Graham Reid | | 1 min read
The previous solo album by Dylan, Seeing Things, confirmed that he had stepped well out of the shadow his famous father (and the Wallflowers band) and had found his own voice -- or at least Jackson Browne's by way of alt.country. And although he sounded wise beyond his years he was on the cusp of 40 so . . .
This time out with producer T Bone Burnett providing the rather too warm and comfortable setting, some of the same problems appear: there is a uniformity of tone and delivery which rather undermines the often serious purpose of these lyrically crafted songs.
Jakob Dylan increasingly occupies an almost MOR singer-songwriter world in terms of melody (the early Eagles and the LA singers of the early Seventies is a useful reference point) but to this he and Burnett add weeping pedal steel (the great Greg Leisz), the occasional horn part, mandolin from David Mansfield and backing vocals (Neko Case and Kelly Hogan) which shift it discreetly towards Americana.
And this is very much music of an imagined, sometimes ancient heartland where uncertainty is endemic, there are borderlines and rivers of tears, dams ready to burst and wreak havoc, abandoned farms and the walking wounded. These aren't bleak songs necessarily but come from that great and long tradition of such rural-based Americana and are here brought into the contemporary world by a songwriter who is intuitively attuned to such things.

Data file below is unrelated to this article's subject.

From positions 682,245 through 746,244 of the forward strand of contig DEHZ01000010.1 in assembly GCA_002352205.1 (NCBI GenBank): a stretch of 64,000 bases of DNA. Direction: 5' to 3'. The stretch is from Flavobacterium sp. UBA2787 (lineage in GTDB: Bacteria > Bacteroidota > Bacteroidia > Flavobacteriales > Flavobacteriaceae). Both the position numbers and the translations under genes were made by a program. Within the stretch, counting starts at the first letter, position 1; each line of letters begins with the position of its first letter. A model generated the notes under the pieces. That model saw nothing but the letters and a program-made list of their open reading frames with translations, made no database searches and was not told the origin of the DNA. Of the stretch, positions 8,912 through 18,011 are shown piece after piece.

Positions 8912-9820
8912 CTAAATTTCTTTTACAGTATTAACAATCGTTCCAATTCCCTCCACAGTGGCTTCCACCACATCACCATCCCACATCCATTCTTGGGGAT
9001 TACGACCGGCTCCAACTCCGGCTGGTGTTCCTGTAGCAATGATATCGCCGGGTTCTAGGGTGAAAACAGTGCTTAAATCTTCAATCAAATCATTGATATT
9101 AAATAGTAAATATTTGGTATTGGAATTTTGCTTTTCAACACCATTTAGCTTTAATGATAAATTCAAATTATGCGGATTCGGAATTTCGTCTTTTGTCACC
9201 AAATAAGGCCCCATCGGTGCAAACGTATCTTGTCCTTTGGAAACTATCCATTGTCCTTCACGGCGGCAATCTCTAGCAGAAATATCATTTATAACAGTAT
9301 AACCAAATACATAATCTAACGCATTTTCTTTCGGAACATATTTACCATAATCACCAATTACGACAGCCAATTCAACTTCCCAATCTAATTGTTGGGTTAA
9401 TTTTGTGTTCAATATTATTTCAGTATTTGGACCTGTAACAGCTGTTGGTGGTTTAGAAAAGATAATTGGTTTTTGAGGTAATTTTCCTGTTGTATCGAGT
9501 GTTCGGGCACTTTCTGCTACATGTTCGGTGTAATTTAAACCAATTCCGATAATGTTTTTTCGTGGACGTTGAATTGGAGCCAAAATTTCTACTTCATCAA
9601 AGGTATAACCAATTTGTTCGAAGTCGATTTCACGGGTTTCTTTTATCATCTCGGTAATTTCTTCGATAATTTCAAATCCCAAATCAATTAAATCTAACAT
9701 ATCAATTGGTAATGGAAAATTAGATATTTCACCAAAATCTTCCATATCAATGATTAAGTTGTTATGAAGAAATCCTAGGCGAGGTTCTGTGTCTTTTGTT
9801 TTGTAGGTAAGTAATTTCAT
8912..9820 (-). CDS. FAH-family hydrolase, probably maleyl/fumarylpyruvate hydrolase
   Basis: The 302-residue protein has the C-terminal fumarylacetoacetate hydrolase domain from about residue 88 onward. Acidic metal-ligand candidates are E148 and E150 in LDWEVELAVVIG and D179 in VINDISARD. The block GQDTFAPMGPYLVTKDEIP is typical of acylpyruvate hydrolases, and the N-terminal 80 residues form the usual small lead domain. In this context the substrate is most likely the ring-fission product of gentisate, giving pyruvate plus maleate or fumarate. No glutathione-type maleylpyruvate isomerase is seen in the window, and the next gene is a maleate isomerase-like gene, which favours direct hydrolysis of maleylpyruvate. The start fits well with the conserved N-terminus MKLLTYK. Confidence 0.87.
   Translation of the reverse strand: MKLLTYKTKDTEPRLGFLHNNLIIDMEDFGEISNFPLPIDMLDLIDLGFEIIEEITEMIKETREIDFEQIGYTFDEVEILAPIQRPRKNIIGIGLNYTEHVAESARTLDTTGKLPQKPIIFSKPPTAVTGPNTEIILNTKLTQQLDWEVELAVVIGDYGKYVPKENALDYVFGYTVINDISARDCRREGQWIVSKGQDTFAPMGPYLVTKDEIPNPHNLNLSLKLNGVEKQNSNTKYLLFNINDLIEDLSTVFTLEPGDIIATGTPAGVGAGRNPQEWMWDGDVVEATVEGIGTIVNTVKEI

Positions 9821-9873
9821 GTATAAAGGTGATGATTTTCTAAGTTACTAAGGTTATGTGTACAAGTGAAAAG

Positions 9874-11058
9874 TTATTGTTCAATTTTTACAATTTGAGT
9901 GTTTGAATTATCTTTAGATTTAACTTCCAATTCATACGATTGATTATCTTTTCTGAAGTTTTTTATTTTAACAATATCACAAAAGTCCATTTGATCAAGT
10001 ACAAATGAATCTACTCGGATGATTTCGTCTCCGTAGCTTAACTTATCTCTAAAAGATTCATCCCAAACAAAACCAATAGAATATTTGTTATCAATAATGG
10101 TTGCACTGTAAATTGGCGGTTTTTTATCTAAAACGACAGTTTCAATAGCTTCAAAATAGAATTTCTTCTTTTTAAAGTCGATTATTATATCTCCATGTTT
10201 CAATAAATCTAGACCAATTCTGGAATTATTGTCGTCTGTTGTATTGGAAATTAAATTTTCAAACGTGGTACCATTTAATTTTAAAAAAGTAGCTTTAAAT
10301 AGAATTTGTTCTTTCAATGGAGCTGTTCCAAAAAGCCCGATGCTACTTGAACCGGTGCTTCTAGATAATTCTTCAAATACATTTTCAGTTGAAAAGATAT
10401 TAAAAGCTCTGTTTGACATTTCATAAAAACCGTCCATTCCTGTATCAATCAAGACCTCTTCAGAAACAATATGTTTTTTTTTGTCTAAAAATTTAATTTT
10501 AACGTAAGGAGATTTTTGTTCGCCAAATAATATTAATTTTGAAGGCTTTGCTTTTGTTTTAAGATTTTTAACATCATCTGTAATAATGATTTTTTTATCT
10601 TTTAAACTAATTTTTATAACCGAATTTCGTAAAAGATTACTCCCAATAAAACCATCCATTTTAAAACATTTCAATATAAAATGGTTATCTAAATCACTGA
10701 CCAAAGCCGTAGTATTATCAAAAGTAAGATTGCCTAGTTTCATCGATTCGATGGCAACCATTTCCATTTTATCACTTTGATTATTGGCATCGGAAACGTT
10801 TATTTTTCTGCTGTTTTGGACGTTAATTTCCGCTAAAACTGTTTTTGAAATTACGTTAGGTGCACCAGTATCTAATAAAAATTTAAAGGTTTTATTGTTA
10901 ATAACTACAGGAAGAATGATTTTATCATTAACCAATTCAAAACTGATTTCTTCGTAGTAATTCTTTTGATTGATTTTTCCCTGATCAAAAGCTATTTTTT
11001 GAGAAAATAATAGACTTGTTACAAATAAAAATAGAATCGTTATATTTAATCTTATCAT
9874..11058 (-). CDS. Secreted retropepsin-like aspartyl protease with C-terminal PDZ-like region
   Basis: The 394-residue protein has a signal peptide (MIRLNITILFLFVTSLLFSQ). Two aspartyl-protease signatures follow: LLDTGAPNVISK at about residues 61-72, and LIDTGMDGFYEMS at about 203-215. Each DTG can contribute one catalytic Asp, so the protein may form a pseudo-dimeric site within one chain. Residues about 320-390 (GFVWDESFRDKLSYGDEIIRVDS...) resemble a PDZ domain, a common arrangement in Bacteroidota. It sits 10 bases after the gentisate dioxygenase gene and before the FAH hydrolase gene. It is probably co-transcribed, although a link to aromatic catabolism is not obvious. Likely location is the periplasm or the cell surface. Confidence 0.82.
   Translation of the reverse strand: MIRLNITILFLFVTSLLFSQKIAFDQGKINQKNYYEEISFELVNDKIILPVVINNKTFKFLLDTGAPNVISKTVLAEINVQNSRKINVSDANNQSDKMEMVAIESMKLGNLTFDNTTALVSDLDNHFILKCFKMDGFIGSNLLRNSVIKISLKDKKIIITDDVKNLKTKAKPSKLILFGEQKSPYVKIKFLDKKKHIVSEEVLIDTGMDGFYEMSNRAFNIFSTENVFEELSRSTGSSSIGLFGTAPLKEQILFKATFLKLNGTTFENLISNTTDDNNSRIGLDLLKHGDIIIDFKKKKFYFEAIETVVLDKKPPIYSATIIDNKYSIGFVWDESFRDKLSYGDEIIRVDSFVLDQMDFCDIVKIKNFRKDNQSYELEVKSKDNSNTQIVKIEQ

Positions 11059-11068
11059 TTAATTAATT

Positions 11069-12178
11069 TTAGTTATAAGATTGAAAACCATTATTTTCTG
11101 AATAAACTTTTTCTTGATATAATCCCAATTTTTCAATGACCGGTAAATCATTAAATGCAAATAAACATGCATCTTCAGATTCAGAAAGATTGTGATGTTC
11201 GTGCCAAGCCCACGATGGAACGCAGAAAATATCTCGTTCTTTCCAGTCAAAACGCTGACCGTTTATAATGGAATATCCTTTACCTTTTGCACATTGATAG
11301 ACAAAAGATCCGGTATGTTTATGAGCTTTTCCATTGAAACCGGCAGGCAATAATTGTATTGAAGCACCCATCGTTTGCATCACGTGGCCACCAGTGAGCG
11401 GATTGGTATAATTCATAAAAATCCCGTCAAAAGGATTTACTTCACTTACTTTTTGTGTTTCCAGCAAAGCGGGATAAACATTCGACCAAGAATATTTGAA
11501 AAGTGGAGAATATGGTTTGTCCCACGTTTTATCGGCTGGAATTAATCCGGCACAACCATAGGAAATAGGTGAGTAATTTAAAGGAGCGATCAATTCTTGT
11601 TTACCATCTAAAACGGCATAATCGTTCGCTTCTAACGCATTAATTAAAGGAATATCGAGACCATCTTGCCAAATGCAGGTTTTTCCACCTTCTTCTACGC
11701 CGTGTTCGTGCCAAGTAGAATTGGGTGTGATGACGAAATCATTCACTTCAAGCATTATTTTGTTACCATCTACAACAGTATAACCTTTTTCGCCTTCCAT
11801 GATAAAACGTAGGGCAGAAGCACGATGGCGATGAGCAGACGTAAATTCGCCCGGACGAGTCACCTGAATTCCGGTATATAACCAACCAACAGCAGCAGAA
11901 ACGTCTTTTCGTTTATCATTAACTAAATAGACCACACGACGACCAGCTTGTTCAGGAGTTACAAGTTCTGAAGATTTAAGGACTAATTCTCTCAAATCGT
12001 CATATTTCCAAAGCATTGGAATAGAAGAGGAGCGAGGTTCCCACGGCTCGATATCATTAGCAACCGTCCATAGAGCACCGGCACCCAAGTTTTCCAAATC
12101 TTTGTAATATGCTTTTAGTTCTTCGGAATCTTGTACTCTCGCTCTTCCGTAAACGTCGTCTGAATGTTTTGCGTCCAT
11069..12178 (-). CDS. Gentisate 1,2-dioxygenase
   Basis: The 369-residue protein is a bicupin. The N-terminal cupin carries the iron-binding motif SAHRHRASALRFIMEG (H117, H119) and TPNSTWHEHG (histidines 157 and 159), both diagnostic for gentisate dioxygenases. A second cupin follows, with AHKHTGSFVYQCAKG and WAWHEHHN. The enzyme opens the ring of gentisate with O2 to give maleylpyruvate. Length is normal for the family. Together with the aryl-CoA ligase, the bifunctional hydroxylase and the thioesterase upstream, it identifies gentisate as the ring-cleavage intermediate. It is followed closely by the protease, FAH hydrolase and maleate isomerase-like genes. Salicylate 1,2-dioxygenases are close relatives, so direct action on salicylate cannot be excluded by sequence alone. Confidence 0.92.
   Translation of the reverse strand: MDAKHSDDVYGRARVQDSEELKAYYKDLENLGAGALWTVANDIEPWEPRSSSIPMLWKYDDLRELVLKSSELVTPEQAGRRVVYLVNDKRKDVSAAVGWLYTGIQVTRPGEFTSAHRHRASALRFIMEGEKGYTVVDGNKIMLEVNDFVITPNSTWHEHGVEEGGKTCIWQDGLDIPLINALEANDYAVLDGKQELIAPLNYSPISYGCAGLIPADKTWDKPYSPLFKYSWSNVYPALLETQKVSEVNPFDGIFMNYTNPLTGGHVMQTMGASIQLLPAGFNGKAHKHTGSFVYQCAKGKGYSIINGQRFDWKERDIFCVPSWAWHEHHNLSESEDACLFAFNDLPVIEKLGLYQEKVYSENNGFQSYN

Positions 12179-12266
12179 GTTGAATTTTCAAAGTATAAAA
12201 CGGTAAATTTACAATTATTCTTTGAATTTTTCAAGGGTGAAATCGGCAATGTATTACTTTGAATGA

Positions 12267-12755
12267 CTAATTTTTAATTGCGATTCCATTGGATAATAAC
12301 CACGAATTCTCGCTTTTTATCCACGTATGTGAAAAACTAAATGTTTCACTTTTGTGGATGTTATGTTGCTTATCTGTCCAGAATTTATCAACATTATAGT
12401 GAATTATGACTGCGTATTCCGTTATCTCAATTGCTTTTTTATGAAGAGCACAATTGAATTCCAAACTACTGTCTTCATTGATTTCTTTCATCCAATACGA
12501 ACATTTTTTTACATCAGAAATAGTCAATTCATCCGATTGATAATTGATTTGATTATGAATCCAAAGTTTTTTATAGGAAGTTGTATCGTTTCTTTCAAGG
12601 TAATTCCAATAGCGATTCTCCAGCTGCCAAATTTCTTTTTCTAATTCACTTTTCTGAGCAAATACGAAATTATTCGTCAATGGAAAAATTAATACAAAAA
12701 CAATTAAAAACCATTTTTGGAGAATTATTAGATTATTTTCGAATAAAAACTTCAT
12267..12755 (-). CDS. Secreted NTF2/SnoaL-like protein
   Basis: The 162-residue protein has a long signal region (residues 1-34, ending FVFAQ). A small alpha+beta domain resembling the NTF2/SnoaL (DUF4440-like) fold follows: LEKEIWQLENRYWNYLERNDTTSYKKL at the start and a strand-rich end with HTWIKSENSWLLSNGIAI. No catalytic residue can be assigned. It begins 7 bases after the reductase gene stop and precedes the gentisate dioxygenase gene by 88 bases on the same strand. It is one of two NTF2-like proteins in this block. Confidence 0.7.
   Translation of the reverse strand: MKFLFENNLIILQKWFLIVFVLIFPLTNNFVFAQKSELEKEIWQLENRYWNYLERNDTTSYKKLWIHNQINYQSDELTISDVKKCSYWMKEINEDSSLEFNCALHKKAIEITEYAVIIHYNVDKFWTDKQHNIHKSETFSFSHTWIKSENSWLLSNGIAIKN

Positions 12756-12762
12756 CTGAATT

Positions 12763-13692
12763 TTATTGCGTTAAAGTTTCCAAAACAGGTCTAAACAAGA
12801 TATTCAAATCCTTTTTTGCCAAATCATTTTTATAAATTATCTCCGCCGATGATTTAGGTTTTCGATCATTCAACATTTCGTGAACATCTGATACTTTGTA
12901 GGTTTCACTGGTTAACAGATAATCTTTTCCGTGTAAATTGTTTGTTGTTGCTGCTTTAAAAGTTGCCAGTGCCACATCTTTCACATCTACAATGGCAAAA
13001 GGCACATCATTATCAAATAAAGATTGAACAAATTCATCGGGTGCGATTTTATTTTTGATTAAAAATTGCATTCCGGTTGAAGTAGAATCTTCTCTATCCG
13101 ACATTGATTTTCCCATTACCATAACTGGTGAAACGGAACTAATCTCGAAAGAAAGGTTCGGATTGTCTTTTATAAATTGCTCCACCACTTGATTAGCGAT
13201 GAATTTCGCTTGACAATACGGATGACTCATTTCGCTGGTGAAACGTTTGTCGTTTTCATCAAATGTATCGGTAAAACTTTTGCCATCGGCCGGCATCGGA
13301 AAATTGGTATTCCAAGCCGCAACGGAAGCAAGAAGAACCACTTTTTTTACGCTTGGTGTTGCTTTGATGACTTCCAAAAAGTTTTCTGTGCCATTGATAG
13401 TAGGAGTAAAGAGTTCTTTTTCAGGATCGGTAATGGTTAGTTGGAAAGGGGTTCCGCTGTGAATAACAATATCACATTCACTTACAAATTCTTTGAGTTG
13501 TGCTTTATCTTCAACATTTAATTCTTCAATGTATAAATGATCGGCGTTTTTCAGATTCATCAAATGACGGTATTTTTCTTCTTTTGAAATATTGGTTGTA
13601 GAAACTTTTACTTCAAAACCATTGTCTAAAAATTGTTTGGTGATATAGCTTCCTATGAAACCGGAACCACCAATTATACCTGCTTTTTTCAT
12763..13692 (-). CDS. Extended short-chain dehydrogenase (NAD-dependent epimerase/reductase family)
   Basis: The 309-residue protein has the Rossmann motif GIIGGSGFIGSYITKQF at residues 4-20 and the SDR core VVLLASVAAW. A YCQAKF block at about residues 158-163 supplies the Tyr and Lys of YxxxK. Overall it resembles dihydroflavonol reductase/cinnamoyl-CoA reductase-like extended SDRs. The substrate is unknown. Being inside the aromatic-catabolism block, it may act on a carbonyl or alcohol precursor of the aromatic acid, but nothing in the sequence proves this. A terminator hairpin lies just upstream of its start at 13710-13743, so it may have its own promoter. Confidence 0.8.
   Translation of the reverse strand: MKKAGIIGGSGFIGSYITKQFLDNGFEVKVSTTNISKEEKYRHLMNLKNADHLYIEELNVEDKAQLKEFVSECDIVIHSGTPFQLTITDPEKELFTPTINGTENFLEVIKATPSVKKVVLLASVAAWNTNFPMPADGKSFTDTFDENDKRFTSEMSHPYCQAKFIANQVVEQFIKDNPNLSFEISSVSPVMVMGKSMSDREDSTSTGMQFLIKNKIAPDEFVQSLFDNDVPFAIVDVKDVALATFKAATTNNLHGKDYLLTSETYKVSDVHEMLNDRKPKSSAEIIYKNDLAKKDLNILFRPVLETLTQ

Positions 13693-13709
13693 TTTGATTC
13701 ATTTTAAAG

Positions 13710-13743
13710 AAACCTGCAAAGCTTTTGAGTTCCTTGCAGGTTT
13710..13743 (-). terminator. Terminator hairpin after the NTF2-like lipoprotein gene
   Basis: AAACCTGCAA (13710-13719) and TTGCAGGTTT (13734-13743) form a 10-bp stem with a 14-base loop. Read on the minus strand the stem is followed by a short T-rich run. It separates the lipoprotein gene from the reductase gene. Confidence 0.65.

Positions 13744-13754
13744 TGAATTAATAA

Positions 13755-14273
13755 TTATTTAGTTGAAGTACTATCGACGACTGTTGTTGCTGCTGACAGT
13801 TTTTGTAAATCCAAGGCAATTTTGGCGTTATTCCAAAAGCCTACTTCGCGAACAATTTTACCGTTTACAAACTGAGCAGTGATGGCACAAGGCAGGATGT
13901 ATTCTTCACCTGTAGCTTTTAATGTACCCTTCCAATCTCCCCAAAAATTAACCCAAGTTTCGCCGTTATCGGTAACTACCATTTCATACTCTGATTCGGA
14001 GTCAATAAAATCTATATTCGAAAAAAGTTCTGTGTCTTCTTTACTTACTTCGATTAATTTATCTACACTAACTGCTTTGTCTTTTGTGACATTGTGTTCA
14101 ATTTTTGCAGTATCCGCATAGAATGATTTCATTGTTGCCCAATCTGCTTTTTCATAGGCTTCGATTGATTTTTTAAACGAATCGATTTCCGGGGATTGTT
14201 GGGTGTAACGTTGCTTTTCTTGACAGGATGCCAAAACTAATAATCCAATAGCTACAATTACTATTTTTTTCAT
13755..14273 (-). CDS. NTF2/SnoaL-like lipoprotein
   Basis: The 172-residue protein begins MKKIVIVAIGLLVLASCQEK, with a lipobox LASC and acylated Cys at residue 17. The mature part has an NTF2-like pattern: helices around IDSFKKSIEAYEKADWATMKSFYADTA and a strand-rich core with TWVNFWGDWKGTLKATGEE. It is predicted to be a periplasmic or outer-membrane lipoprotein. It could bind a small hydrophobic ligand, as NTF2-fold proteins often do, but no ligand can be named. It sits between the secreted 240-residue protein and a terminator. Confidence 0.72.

Even at its most slight, this has resonance: The folksy They've Trapped Us Boys is a litany of metaphors and images ("fill the dirt back on the grave, ain't nothing good here being raised") might be on one level about being trapped in a mine but is also a state-of-the-nation meditation.
But the settings strip many of these lyrics of their sense of unease and the over-arching tone of weary langour in Dylan's delivery compounds that sense on otherwise excellent songs such as the understated Down on Our Own Shield (with guitar by Marc Ribot).
When the woozy, Waitsean horns come in on Lend a Hand the shift of mood is welcome, but you'd wish for more gravitas in Dylan's delivery -- especially in an end-of-times song with great lines like "payback is coming around, the hourglass is sitting there on the table, filled on both sides now" and "take me to Hades or take me to Memphis, just don't take me for one of you".
So a fine but flawed album, undermined largely by what we might call its professional approach when more dirt under the nails would have suited these often quite gripping lyrics.